I began to receive an outpouring of *Thank Yous* from photographers in the US and all over the world. No one really wanted to admit their struggles publicly. Understood. No one wanted to admit their failures (although when an industry tanks, it is not your failure). These photographers who had had amazingly successful businesses for years began to open up with me. They were going through one or several of the following and have been open and honest with me about it – some issues more serious than others…
Closing the business indefinitely because the business was costing them money, not making them money.
Dealing with back tax debt and liens. I’m there, I get you!!!! haha! It started as a small back tax debt. They hit you with penalties and interest. Your clientele began to dwindle, you couldn’t pay that back and pay estimated for the following year, and before you knew it, it accrued…. and accrued.
Giving up house and having to downsize and/or move for spouse to find work.
Taking on a day job. Going back to previous employment or falling back on degree, or even going back to college (I’m there! :D)
Filing bankruptcy. You made bills and lived life when you had your great income and now you can’t make ends meet because you didn’t anticipate the bubble bursting.
Hitting rock bottom and going on government assistance as the reality of not having a resume beyond “photographer” (no matter if you once had a higher salary as a photographer than the management you interview with) for the last few years has no meaning in Corporate America.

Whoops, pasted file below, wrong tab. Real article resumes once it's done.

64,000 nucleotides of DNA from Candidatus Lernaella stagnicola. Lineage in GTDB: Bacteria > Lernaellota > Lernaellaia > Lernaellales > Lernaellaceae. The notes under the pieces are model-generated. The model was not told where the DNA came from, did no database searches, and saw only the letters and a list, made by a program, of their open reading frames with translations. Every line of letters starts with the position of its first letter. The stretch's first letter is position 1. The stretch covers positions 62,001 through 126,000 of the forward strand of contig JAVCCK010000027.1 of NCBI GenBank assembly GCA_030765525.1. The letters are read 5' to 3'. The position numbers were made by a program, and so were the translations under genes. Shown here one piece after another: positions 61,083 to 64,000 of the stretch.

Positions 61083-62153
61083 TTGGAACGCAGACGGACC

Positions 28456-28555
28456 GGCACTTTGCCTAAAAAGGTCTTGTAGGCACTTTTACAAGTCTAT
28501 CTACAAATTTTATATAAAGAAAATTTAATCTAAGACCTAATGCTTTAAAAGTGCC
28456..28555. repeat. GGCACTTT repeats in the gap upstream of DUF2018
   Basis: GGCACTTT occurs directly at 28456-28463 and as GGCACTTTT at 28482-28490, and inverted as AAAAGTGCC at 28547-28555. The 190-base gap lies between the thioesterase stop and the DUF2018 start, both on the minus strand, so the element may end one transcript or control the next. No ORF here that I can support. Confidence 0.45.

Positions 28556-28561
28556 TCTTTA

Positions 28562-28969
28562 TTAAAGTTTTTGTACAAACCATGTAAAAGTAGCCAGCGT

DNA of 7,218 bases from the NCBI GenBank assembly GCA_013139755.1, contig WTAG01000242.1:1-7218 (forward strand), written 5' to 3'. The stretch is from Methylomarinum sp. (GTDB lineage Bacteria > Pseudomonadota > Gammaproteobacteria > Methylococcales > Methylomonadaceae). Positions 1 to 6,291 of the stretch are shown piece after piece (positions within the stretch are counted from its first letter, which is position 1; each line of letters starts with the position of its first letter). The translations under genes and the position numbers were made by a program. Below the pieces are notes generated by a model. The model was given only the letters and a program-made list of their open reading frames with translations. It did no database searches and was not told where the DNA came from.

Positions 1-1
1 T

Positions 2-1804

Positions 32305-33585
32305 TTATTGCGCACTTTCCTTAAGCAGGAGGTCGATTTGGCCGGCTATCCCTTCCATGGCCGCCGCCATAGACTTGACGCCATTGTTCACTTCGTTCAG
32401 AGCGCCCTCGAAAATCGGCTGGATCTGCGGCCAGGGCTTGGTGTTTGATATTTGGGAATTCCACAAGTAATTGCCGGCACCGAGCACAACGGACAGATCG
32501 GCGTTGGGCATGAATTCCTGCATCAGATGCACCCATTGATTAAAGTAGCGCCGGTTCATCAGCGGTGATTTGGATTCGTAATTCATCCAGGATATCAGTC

This is nothing that any of us should be ashamed of. We were all living in a bubble. The Photography Bubble. It burst. Just like what happened with the housing market. It burst. It was inevitable, but none of us thought it would because we are artists, and great art should last forever…. (although we seem to forget about the idea of starving artist ;))
Accusations from the Rockstars
Many rockstar photographers facing their own dilemma with lack of clients, began and are still selling the dream and accusing the “grumpies” and the “whiners” or the “realists” like me of not trying hard enough because that is the way they use your insecurities to buy what they are selling. Don’t fall for it. Funny cause many of these rockstars never made the kind of money some of us did or have an extensive photography business history. *sigh*
My point of all this is…. we need to be honest. If we are not honest with each other, how do we expect to ever turn photography as a career around? The more everyone lies and says how amazing they are doing if they aren’t, the more they entice others into the market…. the more in the market, the higher the supply, the lower the demand, the lower the value. Why do we set new photographers up to continue to beat their heads against the wall while they chase a lie?
And what is “doing amazing” anyway? There are photographers who claim that they are insanely busy charging $200 at 4 clients per week, but in reality are making $10/hour. I’m sorry but that’s not my definition of a business owner doing amazing. There is no comparison there, but telling everyone how amazing you are doing is simply adding to the problem.
Operate with Your Eyes Open
There is still money to be made, but only few are going to make it. Chances are, you will never make the money in photography that others falsely represent to you. If you can accept that, you may do okay after all. If you operate within the realm of reality, you will see clearly and make decisions accordingly that will make you a success.
Check out the other Honest Articles for more of what no one wants to talk about.